Redstone solar project moving along

By William S. Farrow Huntsville Center Public Affairs

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Driving along Redstone Road on Redstone Arsenal, Alabama, you will see a large solar array under construction.

The U.S. Army Engineering and Support Center, Huntsville awarded the contract to SunPower Corporation in late April 2016. When complete, the array is expected to generate 10 megawatts of solar energy.

The project, developed by Redstone Arsenal’s Directorate of Public Works, the Army Office of Energy Initiatives and Huntsville Center’s Energy Division, is the first Power Purchase Agreement project solicited through the renewable and alternative energy Multiple Award Task Order Contract awarded by Huntsville Center.

The solar power system, located on approximately 113 acres originally was set to be operational by December 2016. However, there have been unexpected challenges for the project.

“We had issues with endangered bat regulations and some issues with 100-year flood plain boundaries that had to be verified by the Arsenal’s department of public works,” said Victor Petty, project manager for Huntsville Center’s Power Purchase Agreement Program.

Once the sites were renegotiated, the project moved forward after the delay.

“We’re back in business with no major issues,” Petty said. “It’s so good to see the work getting done, and now the piles are going in and the panels are going up, so we’re very pleased.”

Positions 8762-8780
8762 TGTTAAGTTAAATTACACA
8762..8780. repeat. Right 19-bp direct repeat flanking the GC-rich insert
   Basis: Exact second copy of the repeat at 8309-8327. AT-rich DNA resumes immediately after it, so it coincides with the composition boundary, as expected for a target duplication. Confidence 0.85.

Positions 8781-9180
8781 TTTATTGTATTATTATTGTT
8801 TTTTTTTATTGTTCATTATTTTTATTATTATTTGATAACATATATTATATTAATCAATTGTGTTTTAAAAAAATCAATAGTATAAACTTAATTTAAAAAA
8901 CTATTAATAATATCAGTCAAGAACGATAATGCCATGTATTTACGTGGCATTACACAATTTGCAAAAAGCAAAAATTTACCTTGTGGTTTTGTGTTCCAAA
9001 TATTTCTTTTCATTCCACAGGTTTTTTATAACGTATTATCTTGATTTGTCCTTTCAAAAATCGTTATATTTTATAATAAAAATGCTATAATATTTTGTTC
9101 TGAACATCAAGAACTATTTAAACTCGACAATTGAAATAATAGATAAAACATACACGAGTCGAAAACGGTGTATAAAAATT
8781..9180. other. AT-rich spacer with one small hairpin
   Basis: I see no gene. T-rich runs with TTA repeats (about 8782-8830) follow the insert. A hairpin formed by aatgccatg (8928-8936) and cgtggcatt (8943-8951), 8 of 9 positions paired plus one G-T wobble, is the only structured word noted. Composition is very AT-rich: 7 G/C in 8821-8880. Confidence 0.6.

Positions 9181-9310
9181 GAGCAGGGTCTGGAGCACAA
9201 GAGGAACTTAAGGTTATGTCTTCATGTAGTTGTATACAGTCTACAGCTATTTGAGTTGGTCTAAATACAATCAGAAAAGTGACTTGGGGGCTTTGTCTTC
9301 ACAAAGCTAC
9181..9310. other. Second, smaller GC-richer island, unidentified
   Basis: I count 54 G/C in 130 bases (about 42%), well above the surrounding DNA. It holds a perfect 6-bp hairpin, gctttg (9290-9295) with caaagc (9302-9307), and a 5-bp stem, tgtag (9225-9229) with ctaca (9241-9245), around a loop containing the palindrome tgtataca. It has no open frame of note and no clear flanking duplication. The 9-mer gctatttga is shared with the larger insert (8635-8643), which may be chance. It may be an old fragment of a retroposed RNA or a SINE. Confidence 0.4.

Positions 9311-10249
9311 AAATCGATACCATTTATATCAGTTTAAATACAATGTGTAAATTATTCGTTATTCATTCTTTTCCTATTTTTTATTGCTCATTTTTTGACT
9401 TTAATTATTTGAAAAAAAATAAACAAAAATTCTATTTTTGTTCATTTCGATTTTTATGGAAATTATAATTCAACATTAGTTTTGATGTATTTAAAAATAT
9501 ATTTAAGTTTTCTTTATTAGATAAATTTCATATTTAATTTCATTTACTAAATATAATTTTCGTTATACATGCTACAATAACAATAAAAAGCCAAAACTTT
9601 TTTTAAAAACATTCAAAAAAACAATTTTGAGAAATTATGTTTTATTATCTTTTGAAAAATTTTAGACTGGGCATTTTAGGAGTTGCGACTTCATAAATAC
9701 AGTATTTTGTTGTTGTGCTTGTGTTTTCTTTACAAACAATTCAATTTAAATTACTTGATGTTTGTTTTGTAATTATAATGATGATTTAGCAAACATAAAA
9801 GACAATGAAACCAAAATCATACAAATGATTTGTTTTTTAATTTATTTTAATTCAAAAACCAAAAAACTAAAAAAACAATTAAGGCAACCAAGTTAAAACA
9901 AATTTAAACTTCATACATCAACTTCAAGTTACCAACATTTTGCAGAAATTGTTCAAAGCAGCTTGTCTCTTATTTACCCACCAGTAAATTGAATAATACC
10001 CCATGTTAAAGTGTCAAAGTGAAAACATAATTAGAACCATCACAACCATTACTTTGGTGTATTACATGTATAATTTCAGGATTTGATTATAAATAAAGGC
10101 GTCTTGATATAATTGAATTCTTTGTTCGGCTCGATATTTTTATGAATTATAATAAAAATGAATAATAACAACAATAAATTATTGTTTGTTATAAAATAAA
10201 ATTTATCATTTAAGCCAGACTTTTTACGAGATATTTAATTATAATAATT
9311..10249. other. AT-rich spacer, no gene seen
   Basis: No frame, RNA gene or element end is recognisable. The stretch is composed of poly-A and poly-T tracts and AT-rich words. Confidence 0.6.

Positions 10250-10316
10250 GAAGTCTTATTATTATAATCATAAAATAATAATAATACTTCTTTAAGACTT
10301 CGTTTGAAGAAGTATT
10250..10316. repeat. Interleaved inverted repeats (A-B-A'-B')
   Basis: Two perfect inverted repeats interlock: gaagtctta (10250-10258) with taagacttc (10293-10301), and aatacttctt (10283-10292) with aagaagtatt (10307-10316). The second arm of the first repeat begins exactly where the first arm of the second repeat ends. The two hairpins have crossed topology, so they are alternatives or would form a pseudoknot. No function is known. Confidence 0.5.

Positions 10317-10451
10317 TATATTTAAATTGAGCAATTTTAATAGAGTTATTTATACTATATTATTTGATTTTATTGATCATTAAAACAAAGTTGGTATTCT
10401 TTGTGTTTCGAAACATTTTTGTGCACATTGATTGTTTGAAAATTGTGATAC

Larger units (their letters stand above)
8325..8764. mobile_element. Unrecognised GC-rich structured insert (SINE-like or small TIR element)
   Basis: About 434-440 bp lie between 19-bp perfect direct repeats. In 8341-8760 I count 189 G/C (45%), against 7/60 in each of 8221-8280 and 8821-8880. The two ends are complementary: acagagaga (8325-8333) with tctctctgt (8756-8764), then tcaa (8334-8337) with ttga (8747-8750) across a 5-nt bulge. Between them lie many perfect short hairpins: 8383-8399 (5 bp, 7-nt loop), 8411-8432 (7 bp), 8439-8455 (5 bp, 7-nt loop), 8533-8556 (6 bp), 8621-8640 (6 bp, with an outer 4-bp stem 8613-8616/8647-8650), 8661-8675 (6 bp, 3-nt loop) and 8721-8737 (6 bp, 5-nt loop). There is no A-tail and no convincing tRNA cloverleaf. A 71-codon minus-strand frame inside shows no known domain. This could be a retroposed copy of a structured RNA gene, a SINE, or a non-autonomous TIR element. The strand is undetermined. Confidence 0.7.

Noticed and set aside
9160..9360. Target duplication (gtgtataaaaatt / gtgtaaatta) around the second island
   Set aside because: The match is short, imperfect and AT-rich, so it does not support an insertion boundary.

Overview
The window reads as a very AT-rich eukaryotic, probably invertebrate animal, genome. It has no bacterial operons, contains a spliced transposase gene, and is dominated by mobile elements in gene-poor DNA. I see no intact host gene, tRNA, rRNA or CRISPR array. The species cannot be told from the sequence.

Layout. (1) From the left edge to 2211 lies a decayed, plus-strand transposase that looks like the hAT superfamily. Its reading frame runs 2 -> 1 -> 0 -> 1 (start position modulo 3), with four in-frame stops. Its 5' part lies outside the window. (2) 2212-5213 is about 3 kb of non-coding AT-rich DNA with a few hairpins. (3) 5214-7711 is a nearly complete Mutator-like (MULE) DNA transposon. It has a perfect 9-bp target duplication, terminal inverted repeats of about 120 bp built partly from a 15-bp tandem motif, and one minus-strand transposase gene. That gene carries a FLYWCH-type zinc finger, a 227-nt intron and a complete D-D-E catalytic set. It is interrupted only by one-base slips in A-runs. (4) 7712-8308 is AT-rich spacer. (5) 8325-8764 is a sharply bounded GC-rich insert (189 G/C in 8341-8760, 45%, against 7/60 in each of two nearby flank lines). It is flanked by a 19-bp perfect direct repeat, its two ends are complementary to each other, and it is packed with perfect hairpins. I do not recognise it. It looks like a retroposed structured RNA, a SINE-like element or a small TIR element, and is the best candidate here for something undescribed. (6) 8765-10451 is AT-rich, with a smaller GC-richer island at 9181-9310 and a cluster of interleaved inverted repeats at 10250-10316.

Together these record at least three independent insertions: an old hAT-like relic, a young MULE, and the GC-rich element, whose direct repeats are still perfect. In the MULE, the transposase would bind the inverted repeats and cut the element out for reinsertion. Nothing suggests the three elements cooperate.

Michael McGhee, U.S. Army Office of Energy Initiatives executive director, said this project includes the Army's first privately funded, commercially available and economically viable battery energy storage system. 

McGhee said SunPower Corporation will incorporate the battery system for the solar project to reduce demand costs at Redstone Arsenal by using energy stored in the battery to offset what would have been higher demand charges on the Arsenal’s utility bill.  He said the project will be compatible with a potential future microgrid to further enhance energy security and resiliency at Redstone Arsenal. 

“The Army is collaborating with industry and utilities on renewable and alternative energy projects that will strengthen energy security and sustainability at our installations and the surrounding communities,” McGhee said.

“The Army is seeking opportunities to reduce electricity costs and enable more projects that bring an ‘islandable’ capability.  Such projects will integrate energy storage (such as batteries or fuel), power generation, and energy switching and control systems to isolate and dispatch the flow of power to where and when it is needed in the event of a grid disruption,” he said.

The Redstone Arsenal project is scheduled to be operational by the end of this year.


Editor's note: The original story can be viewed on the U.S. Army Corps of Engineers website.